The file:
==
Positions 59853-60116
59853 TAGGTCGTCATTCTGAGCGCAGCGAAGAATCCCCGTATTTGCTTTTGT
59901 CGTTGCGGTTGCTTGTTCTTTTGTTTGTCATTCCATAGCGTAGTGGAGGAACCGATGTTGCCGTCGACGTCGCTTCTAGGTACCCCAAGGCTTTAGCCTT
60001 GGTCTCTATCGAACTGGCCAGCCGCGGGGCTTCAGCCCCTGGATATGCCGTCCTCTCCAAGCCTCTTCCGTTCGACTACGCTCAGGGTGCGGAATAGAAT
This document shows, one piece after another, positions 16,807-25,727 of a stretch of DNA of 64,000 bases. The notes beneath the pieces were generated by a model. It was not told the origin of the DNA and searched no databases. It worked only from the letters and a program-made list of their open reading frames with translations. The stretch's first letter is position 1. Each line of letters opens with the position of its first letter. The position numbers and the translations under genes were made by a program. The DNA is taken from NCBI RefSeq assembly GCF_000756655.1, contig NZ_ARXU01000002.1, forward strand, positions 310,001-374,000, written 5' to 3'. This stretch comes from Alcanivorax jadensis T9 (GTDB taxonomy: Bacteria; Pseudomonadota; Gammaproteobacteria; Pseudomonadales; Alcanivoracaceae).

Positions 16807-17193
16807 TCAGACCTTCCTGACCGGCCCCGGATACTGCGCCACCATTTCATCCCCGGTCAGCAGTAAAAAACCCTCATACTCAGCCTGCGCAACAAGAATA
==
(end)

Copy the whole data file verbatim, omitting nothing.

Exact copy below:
Positions 59853-60116
59853 TAGGTCGTCATTCTGAGCGCAGCGAAGAATCCCCGTATTTGCTTTTGT
59901 CGTTGCGGTTGCTTGTTCTTTTGTTTGTCATTCCATAGCGTAGTGGAGGAACCGATGTTGCCGTCGACGTCGCTTCTAGGTACCCCAAGGCTTTAGCCTT
60001 GGTCTCTATCGAACTGGCCAGCCGCGGGGCTTCAGCCCCTGGATATGCCGTCCTCTCCAAGCCTCTTCCGTTCGACTACGCTCAGGGTGCGGAATAGAAT
This document shows, one piece after another, positions 16,807-25,727 of a stretch of DNA of 64,000 bases. The notes beneath the pieces were generated by a model. It was not told the origin of the DNA and searched no databases. It worked only from the letters and a program-made list of their open reading frames with translations. The stretch's first letter is position 1. Each line of letters opens with the position of its first letter. The position numbers and the translations under genes were made by a program. The DNA is taken from NCBI RefSeq assembly GCF_000756655.1, contig NZ_ARXU01000002.1, forward strand, positions 310,001-374,000, written 5' to 3'. This stretch comes from Alcanivorax jadensis T9 (GTDB taxonomy: Bacteria; Pseudomonadota; Gammaproteobacteria; Pseudomonadales; Alcanivoracaceae).

Positions 16807-17193
16807 TCAGACCTTCCTGACCGGCCCCGGATACTGCGCCACCATTTCATCCCCGGTCAGCAGTAAAAAACCCTCATACTCAGCCTGCGCAACAAGAATA